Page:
Frankly, I'm appalled by your letter saying you're fed up with my news of election campaigns and you'd rather know about the latest Washington sex scandals. It's a mistake to think that Powertown rolls them by one after the other. I've been here over two years and would almost guarantee that Washington is a wasteland for the carnal passions. But to satisfy your prurience, Beverly, I dropped in to Popsie Tribble's the other day, who of course leads a less sheltered life than "wife of," living in Georgetown as she does.

"Well," she said, offering me some nicotine chewing gum (Popsie's trying to give up the Balkan Sobranies), "since the business on the steps of Capitol Hill, sex has disappeared as we used to know it. Secret Vice has taken its place."

I was astonished.

"You mean whips . . . and chains . . . and . . ."

"Far too crude for Washington," Popsie said.

"Now take Lionel Portant, World Famous Columnist and Media Star, happily married, four children, a house in the Vineyard. I suppose you don't know about this Secret Vice. When 'wife of' Portant refused to comply, he was forced to go elsewhere, and found a female congressional staffer."

"Comply to what?" I breathed.

"Reading aloud his old columns, and watching video tapes of his appearances on the talk shows. The two of them do this in the afternoon, entre cinq et sept, French style. Same old story," Popsie said with a sigh. "She's 20 years younger than 'wife of,' who doesn't even read Portant's new columns. Now don't go telling the world because I wouldn't want his family hurt."

"Why does she do it?" I asked.

"The staffer you mean? She does it for Senator Pod's sake. He's on the Finance Committee and he mistakenly believes that a positive mention from Portant on the tube will help his reelection."

"Why does she do it for Senator Pod?" I asked.

"Ambition" Popsie answered. "She wants to become a Powerful Job and needs his support. I suppose," Popsie said a little ruefully, "you might classify her behavior as sexual instead of political, given the confused libido of Powertown."

I know what you're thinking, Beverly, Popsie Tribble is our age and probably misses out on a lot.

I was lucky enough to bump into Sonny Goldstone, the Social Asset and Gilded Bachelor, who happens to be a yumpie expert. He was coming out of the Jockey Club, after sharing crabcakes with some CEO's.

"Do you young people have any sexual scandals?" I asked, walking with him along Massachusetts Avenue.

"Sex, if it happens among the yumpies, is never a scandal," Sonny said. "Sexual scandal has been replaced by something much more damaging."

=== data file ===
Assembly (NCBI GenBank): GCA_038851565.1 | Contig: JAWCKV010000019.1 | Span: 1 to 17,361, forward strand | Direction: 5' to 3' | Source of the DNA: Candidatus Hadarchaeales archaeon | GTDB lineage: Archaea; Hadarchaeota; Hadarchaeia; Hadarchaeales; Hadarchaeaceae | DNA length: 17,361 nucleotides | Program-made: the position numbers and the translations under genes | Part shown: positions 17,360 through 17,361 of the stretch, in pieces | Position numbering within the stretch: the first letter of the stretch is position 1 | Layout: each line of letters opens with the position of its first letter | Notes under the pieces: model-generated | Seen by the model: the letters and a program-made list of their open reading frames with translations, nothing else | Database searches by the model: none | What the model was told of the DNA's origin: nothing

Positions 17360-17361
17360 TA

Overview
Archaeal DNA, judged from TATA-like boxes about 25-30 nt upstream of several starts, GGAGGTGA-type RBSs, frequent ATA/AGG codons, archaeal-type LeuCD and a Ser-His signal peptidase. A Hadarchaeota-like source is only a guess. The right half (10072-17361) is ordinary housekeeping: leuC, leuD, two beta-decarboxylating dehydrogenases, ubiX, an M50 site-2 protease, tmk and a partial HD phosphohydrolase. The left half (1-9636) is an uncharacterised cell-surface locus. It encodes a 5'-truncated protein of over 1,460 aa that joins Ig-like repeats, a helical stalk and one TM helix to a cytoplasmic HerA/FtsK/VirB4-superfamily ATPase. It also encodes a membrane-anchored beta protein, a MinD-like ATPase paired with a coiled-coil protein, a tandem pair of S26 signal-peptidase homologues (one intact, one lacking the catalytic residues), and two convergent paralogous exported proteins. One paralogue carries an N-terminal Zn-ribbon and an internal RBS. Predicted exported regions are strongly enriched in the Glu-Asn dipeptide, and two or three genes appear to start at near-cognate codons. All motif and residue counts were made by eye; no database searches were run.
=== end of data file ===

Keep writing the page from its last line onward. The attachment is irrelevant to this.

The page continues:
"Secret Vice?" I asked.

Sonny shook his head dismissively.

"You see too much of Popsie Tribble. I suppose she told you about that staffer who reads aloud to Portant. Everybody knows, so it's not a secret, and nobody cares, so it's not a vice."

"What about her relationship with Senator Pod?" I asked.

"I suppose you're referring to the time when she went with him on a fact-finding mission to Ochos Rios, investigating resort hotels. Same thing. Everyone knows, nobody cares."

"Not even 'wife of' Pod?" I asked.

"Nobody cares about 'wife of' Pod."

"What do Powerful Jobs care about?" I asked.

"Disclosure," Sonny said.

"You mean there are Powerful Jobs who are flashers?" I was shocked.

"Don't be ridiculous. I'm talking about financial disclosure. It has replaced sex if you're looking for a scandal. The neo-Puritans now peek through bank accounts and tareturns for Conflict of Interest. Believe me, there's nothing more salacious than thinking you've discovered a hidden Conflict of Interest."

"How does someone know when he's practicing Conflict of Interest?" I asked.

"That's the trouble," Sonny replied. "In the old days, a Powerful Job certainly knew when he was practicing illicit sex. It's much harder to figure out if you're practicing Conflict of Interest. You never really know if you're doing it. I must say, it takes the pleasure away."

"I can see why you don't want to go into public office, and expose your conflicts of interest," I said, sympathetically.

"You know," Sonny replied, "I think I could get the habit under control. But it's too late for my mother; she's been practicing it for years. Anyway, don't worry about me. Worry about that staffer who has to fill out the disclosure forms."

"She's going to be exposed?" I asked.

"Her father built some sewage plants in the Poconos."

"So what?" I asked.

"I couldn't repeat in polite company what he had to do to get the contract. And you've heard about her brother, the dentist?"

"What's dubious about dentistry?" I asked.

"He put a no-frills nursing home near one of the sewage plants in the Poconos."

"You mean it really smells bad?"

"She hasn't got a chance."

Beverly, I wouldn't go in for double bookkeeping with your muffin shops. George might want to run for Alderman and you'll never get over the shame.

Your best friend,